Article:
When I first moved into halls, I arrived with enough trinkets, cushions, and storage solutions to cover every surface. Twice. The longer the year went on, the more objects I’d try to hide in the wardrobes. Trying to find space for a notepad and laptop on an over-cluttered desk proved incredibly difficult, and who really has the time to arrange seven throw cushions? This year, I’ve come to accept the fact that I will inevitably reorganise my room once every fortnight. However, no matter how much rearranging I do, some things always remain. Here’s my top tips for accessorising your uni room:
- Clear space. Upon moving into your new room, you’ll be tempted to do everything you can think of to make it ‘yours’. While it’s important to make sure you feel at home, try to keep it practical. This applies to desk space in particular. A lamp, pencil pot, and your computer or laptop are the only essentials, in this case. Outside of this, a couple of photos or trinkets is probably enough. You’ll thank yourself when you sit down to write an essay!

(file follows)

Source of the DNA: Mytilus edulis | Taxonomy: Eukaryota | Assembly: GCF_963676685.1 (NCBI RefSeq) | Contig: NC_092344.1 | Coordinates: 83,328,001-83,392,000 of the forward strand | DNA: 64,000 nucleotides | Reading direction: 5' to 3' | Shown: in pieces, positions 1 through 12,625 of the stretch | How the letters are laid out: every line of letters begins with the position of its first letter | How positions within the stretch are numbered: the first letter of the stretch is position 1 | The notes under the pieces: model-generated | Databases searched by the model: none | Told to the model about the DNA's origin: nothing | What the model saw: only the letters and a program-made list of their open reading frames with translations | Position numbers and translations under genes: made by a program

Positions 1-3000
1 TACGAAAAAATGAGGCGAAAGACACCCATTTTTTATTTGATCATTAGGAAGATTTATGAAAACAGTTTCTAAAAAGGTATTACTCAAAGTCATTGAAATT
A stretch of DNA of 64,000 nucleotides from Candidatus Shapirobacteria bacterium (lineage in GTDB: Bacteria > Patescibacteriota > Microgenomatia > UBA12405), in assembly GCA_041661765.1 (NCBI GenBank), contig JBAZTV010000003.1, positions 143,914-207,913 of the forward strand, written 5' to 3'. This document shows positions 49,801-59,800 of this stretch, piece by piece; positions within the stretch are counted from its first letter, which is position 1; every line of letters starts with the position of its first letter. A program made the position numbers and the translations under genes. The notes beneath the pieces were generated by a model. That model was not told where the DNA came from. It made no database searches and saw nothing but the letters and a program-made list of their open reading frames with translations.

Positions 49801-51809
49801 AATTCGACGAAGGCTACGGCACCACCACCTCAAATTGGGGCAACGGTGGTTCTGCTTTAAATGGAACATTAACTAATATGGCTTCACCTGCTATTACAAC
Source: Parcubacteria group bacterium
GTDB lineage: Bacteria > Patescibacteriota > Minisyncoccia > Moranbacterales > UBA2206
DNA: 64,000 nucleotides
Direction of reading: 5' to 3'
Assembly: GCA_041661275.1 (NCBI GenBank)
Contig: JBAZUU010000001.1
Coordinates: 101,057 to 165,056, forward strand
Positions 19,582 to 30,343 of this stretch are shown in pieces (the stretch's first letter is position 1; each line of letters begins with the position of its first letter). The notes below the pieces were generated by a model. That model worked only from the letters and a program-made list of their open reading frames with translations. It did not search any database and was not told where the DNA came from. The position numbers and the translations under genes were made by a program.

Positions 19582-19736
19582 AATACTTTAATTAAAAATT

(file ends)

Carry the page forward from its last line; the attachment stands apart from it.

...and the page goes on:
- Photo grids. Photo grids are a great, minimalistic alternative to notice boards or photo frames and prevent you from having to put holes through anything you want to hang up. They can be a little difficult to get to grips with, but the final look is worth it! I opted for mini-prints to allow me to hang more photos but maintain the minimalistic vibe I was looking for.
- Leave room. The more you do at uni, the more you’ll collect. Any ball you go to could have a photo booth, and if you’re like me you’ll be collecting tickets and trinkets at any opportunity. Try to account for this when you’re packing and leave room to acquire new things.
- Fairy lights. This can be a risky game. Fairy lights seem like the perfect solution to create some warm, subtle lighting. However, it’s very easy to go overboard – one or two sets is probably enough! They look great on bedframes or hung around a photo grid. If they have battery packs, hang them somewhere that this can be hidden.
- Rugs. Carpets in halls and student housing will ordinarily be threadbare, and a colour that won’t match the bed linen you’ve chosen. (To be honest, it might not even match the walls.) If you’ve got the floor space, I definitely recommend a rug. A rug will help to tie the whole room together in terms of colours and is far more effective in achieving the feeling of home than over-cluttering your desk with houseplants you’ll forget to water.
Make it yours but keep it simple.